At the Helm
NIRMALA SITHARAMAN, 58
The country’s first full-time woman defence minister may be a late entrant in politics, but has ably stepped up to all challenges
Few politicians have seen as astounding a rise to national prominence as defence minister Nirmala Sitharaman. A late entrant to politics, she joined the BJP a mere decade ago, becoming the party spokesperson in 2010, a junior finance minister in the Narendra Modi government in 2014 and a commerce minister with independent charge in 2016. A September 3 cabinet reshuffle vaulted her over the heads of candidates with decades of political experience into the saddle as India’s first full-time woman defence minister—the post was held as additional charge by former prime minister Indira Gandhi.
Globally, it could be argued, her appointment might not be a big deal—there are 16 countries with women defence ministers. But most of them are in Europe with settled borders, minimal possibility of conflict and shrinking defence budgets, leading those militaries to question their relevance. In India, however, the armed forces are needed to watch over 4,700 km of unsettled boundaries where four wars have been fought.
The armed forces are also instruments of internal
security in sensitive states such as Jammu and Kashmir and possess the only organised machinery capable of responding to cataclysmic natural disasters. Fixing an equipment-deficient armed forces, hopelessly dependent on imports, a struggling indigenous arms industry along with a notoriously opaque bureaucracy are other great challenges. In short, there is no time for rest.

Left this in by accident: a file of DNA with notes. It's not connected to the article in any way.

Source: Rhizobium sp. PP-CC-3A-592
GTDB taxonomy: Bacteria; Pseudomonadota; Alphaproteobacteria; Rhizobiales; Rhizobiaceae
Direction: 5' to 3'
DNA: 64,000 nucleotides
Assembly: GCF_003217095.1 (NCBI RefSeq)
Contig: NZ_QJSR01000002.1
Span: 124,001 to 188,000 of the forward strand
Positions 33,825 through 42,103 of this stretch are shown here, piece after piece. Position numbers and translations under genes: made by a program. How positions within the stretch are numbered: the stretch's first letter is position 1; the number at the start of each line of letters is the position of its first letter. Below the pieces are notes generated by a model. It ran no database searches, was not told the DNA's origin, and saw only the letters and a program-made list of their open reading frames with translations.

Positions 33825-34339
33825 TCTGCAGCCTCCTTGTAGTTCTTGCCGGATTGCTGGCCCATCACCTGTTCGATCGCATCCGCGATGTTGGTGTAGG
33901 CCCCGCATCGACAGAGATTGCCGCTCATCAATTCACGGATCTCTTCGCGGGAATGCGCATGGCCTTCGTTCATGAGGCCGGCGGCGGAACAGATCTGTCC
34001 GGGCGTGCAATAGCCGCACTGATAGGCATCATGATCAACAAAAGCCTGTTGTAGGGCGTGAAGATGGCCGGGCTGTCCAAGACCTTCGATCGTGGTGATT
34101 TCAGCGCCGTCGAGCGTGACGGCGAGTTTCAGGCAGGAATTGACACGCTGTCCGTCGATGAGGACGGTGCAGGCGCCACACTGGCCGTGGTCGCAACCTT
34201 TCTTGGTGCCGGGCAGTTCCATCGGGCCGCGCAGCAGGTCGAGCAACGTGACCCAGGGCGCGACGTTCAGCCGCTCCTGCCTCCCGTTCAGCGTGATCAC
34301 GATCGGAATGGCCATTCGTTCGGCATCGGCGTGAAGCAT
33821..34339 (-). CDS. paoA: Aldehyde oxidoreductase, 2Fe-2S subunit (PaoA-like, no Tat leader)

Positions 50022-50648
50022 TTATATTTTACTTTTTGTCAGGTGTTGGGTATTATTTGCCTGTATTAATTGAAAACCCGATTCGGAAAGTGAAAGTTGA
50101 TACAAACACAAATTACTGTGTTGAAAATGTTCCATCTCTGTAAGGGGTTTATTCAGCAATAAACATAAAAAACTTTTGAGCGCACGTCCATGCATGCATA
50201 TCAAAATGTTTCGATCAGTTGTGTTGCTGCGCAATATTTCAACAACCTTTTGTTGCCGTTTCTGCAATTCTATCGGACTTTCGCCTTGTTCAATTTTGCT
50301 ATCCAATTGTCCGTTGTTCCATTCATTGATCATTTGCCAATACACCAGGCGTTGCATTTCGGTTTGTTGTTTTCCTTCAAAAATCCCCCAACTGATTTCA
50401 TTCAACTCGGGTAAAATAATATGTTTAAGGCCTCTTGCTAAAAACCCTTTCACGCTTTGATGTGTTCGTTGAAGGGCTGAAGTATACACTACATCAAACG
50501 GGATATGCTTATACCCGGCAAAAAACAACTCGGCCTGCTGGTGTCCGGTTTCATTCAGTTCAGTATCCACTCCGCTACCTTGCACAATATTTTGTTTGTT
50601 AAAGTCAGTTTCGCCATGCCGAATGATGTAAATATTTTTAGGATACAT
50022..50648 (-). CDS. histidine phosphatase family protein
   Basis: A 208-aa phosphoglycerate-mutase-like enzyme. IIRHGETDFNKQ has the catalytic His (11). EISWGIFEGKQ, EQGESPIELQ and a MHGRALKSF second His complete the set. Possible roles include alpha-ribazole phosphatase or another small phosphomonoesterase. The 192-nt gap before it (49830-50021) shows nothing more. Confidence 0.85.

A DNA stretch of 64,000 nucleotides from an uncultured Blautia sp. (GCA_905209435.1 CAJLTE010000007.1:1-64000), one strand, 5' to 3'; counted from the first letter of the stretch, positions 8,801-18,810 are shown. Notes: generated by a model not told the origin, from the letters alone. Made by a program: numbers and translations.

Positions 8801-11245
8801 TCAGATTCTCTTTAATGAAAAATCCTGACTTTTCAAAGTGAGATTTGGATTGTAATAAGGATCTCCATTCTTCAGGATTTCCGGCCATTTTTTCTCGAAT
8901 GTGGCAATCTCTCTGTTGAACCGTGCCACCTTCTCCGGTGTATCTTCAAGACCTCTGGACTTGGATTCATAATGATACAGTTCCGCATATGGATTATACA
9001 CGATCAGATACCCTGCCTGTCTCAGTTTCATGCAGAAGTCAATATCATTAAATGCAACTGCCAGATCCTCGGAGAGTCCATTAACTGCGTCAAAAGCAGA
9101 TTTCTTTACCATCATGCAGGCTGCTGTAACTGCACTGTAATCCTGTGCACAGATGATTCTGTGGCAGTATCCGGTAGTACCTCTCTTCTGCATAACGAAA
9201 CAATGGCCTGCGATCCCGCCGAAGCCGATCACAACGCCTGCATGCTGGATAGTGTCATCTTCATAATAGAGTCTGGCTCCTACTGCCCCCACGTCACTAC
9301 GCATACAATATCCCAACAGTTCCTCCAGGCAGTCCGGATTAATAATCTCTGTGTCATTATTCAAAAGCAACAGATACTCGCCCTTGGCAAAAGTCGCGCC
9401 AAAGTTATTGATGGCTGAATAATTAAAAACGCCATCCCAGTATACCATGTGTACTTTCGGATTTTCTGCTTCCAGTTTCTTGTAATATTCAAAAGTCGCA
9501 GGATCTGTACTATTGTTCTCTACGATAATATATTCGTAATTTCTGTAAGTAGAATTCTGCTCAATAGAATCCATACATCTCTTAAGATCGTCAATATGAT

In the three months that she has been defence minister, Nirmala Sitharaman has criss-crossed the countryside, learning on the move—launching a nuclear submarine in Visakhapatnam, teaching namaste to Chinese soldiers in the Himalayas, comforting fisherfolk who lost their kin to Cyclone Ockhi in Kerala, besides cracking the whip on the notoriously lethargic babudom in the South Block.
Her biggest political challenge is to revive her government’s commitment to defence indigenisation under the Make in India policy. Hers should be the most interesting ministry to watch as the Narendra Modi government heads into the final year of its term.
IN CHARGE Sitharaman addresses the inaugural session of the Air Force Commanders’ Conference in New Delhi in October